10 January 20222 Samuel 1:1-12
'I took the crown that was on [Saul’s] head and the armlet that was on his arm, and I have brought them here to my lord.' (v. 10)
Saul was the first king of Israel and David was his son-in-law. David had been fighting the Amalekites ( a tribe to the south of Palestine) at roughly the same time as Saul was fighting the Philistines, who were settled in the west of Palestine, on the Mediterranean coast. David was successful but Saul and his army were routed. So Mount Gilboa where Saul died (verse 6), which was just west of the River Jordan and not far south of the Sea of Galilee, was an unexpected place for Saul’s defeat.
David returns to Ziklag, a village 15 or so miles east of Gaza at the southern tip of Palestine. His unexpected visitor is an Amalekite who has escaped from the beleaguered rump of Saul’s army. He arrives displaying the signs of mourning (torn clothes and earth on his head) and carrying royal insignia (Saul’s crown and bracelet). He knows that David was at loggerheads with Saul, so his mission is to inform David of Saul’s death (and also to tell him of the death of Jonathan, who was Saul’s son and a close friend of David). The Amalekite wants to curry favour by enabling David to assume the kingship of Israel.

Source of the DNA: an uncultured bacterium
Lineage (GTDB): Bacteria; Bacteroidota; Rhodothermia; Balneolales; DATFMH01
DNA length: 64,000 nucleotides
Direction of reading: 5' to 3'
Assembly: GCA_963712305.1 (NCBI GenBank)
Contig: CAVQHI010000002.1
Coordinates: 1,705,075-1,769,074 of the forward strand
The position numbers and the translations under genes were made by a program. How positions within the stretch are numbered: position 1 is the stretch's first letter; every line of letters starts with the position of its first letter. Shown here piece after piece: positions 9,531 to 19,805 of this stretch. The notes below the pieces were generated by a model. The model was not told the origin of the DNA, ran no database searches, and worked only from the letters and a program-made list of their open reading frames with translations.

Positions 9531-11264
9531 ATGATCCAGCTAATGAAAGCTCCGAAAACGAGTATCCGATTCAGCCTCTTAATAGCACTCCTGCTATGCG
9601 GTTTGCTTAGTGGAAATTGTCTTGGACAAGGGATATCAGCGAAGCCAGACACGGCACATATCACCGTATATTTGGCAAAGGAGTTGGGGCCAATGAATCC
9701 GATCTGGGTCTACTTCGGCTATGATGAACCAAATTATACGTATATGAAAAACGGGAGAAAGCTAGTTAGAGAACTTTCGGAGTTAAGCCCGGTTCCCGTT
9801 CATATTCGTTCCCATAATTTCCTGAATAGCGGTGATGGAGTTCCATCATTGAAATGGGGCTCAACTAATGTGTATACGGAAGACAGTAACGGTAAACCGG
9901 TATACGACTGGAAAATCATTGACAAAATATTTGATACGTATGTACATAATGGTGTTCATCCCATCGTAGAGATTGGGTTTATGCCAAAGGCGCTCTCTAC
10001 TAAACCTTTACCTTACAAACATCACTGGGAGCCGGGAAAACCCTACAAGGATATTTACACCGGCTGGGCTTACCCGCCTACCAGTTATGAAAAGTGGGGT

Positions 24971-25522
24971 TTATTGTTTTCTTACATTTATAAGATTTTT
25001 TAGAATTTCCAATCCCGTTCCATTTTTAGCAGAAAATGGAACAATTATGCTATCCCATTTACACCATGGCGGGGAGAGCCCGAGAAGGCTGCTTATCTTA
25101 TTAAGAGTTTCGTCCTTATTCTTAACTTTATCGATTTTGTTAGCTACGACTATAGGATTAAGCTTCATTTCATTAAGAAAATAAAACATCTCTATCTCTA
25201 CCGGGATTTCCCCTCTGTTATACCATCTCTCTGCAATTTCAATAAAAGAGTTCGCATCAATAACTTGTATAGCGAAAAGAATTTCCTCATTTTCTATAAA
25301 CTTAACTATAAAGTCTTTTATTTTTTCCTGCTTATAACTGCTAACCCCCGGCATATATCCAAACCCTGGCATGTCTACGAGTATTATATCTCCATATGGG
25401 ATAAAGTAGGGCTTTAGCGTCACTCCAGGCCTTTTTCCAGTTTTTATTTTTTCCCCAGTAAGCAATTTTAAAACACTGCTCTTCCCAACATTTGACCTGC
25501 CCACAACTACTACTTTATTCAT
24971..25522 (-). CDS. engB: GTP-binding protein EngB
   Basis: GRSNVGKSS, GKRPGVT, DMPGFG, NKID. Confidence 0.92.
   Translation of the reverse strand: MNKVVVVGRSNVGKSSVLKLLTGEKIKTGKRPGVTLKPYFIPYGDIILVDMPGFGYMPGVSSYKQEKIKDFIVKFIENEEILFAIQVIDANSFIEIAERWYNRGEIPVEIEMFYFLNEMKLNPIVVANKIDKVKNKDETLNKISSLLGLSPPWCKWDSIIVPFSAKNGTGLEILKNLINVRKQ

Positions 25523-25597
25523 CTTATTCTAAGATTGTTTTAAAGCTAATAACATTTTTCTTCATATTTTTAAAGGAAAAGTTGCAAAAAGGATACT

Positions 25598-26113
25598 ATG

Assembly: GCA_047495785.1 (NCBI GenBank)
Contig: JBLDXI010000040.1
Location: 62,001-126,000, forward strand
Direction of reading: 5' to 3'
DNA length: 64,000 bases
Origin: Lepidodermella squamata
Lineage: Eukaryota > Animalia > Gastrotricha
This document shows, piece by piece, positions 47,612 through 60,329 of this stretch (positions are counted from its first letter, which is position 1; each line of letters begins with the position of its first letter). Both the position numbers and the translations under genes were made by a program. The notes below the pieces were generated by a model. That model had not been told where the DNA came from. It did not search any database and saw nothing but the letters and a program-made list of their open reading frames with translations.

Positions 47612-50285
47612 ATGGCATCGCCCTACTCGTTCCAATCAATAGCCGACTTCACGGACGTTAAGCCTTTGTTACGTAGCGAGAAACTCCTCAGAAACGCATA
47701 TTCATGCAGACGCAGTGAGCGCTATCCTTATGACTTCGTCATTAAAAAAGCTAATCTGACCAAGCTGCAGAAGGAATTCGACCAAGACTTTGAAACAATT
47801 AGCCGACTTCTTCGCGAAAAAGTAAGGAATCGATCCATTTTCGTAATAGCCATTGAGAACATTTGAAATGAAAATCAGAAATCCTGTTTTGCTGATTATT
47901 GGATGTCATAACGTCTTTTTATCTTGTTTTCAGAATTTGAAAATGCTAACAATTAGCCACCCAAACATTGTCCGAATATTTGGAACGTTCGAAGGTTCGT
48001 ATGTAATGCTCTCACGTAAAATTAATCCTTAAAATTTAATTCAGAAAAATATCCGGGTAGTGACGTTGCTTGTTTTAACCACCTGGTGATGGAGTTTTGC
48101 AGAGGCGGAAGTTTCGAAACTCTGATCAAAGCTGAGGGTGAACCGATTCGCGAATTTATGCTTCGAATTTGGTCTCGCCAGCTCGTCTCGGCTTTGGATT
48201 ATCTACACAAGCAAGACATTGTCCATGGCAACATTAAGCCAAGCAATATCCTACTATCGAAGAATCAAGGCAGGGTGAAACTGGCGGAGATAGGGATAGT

David must test the truth of the young man’s story. The latter declares that Saul had received a heavy blow in the battle, and with the Philistine chariots and cavalry bearing down on him, he asked the Amalekite to kill him. The young man rescued the insignia of Saul's office for David to use in order to succeed to the kingship.
Note: There is an alternative account of Saul’s death in 1 Samuel 31:2-6.
Before anything else can happen, David and his army colleagues must use the rest of the day to mourn the deaths of Saul and Jonathan.
- Public rituals of mourning are much less common in our contemporary Western society than has been the case in almost all societies around the world in earlier generations. Is this a good development? Has anything been lost?
- Perhaps in the company of a close family member or a trusted friend, you might recall the deepest experience of grief you have experienced. Are there still raw features of your loss you must come to terms with? How do prayers and church rituals help? Could they become more healing and comforting to you?